Oil tankers are routing their voyages further east into the Indian Ocean away from Somalia’s coastline to avoid pirates who are striking deeper out at sea, a senior ship industry official said.
Somali pirates have increased their attacks in recent months, making tens of millions of dollars in ransoms from seizing ships, including tankers and dry bulkers, in the Indian Ocean and the Gulf of Aden.
Graham Westgarth, chairman of INTERTANKO, an association whose members own the majority of the world’s tanker fleet, said while navy patrols had ensured the Gulf of Aden was a more secure area, vessels faced growing attacks in the Indian Ocean.
“What is happening is that people are routing their ships further and further east which of course adds miles to the route,” he told Reuters in an interview.
“There seems to be no limit to the distances that the Somali pirates are prepared to go.”
The use of mother ships has enabled Somali pirates to strike as far as the Mozambique Channel and off India’s coast in recent months launching smaller boats known as skiffs against ships.
An estimated 7% of world oil consumption passes through the Gulf of Aden. Ship brokers have said some tankers are travelling as far as Madagascar or even around the Cape of Good Hope to avoid seaborne gangs.
Better weather is expected to enhance opportunities for attacks in the coming weeks.
Ship brokers said there had been reports this week of an attack on a Japanese oil tanker between the Middle East Gulf and the west coast of India, which broker Braemar Seascope said was a “disturbing development”.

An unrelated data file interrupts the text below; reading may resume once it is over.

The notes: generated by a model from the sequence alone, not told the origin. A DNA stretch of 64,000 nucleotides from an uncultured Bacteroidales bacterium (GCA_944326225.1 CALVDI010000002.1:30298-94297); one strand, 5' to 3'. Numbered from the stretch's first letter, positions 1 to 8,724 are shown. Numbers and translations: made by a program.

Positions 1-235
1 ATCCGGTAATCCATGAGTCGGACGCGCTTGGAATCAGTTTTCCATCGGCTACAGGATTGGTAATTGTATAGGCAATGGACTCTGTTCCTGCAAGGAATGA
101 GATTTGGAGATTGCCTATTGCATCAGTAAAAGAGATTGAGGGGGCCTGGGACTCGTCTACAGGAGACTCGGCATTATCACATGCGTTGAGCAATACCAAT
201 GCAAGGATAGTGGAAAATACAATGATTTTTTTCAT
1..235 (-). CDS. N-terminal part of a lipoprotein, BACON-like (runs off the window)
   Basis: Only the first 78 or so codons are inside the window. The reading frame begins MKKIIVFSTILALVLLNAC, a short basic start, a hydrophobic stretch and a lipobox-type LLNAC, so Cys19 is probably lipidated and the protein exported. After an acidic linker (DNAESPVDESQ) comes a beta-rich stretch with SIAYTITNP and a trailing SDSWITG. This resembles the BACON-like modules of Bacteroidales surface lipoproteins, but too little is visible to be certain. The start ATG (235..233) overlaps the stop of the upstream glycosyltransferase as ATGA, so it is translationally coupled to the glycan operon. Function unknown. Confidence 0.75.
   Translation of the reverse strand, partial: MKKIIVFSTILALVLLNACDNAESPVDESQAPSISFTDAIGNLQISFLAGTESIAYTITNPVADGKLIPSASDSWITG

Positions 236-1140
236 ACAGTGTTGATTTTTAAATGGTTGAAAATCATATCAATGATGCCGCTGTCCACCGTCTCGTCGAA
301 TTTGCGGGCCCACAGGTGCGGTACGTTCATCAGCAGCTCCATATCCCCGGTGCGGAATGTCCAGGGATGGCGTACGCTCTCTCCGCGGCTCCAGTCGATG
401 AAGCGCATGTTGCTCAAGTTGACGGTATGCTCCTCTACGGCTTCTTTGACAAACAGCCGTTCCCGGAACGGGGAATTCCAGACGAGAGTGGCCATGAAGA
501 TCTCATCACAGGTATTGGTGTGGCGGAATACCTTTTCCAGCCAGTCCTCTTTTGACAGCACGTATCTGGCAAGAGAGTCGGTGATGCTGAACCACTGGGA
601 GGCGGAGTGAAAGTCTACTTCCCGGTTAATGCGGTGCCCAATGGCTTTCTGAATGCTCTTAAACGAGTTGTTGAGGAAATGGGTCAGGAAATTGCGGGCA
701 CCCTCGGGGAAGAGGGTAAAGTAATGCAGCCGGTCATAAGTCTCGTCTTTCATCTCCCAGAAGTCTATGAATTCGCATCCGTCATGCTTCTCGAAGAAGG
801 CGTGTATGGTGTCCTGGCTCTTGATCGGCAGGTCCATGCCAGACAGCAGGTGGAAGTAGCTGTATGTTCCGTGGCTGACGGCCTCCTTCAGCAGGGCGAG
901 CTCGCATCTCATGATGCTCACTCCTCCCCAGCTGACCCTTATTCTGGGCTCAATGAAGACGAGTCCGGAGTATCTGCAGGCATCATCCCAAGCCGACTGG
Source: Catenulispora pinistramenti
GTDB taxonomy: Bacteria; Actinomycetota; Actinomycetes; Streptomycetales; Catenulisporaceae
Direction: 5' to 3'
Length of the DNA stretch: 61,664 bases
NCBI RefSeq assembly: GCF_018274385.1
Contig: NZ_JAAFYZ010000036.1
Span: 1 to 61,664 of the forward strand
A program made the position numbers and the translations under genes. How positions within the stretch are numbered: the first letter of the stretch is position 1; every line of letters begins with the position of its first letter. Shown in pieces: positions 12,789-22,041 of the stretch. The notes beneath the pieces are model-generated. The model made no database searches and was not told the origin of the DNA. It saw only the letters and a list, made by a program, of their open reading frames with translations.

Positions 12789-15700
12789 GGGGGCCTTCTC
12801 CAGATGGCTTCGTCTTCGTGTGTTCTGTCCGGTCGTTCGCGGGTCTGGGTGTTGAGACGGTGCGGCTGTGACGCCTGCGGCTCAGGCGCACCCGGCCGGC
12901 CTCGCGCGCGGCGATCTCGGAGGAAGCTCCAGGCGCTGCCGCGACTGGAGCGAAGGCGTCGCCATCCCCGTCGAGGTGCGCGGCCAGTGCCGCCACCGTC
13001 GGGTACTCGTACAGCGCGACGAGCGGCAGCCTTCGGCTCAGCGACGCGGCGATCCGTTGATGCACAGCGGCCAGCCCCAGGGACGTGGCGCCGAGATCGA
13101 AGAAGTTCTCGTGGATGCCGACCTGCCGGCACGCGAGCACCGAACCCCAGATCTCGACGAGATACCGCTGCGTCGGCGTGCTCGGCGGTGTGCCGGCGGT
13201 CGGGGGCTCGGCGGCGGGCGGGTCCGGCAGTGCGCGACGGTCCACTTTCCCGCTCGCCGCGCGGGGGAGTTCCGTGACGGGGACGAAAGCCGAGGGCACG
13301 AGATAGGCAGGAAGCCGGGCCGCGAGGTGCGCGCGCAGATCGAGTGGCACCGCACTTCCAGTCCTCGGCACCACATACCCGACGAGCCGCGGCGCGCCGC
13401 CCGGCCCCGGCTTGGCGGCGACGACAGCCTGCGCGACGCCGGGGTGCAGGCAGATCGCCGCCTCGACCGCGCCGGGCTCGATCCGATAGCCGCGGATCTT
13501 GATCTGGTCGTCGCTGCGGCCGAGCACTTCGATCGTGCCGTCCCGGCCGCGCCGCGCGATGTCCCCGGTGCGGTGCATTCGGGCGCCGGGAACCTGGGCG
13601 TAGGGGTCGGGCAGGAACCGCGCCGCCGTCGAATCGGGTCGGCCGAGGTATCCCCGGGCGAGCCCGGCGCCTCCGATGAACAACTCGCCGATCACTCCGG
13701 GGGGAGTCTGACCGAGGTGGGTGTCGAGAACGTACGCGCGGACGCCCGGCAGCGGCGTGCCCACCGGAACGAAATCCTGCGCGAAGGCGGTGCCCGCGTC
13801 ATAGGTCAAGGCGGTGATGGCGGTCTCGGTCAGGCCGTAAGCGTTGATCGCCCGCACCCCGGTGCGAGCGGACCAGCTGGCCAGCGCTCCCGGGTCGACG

“(Somali pirates) are casting their net wider and even more brazenly than before,” it said in a report.
Foreign navies have boosted activities off the Gulf of Aden since 2009 and have operated convoys, as well as setting up a transit corridor across dangerous waters. But their forces have been stretched over the vast area, leaving ships vulnerable.
The UN Security Council suggested this week creating special piracy courts to plug a gap in the world response to the costly attacks on merchant ships off the lawless Somali coast.
Prosecution of captured pirates has been hampered by disagreements over which country should try them. Somalia itself lacks the legal infrastructure to support trials. Westgarth said there needed to be a much more aggressive approach taken by governments in combating piracy.
“If they are captured they should be brought to trial and dealt with accordingly,” he said.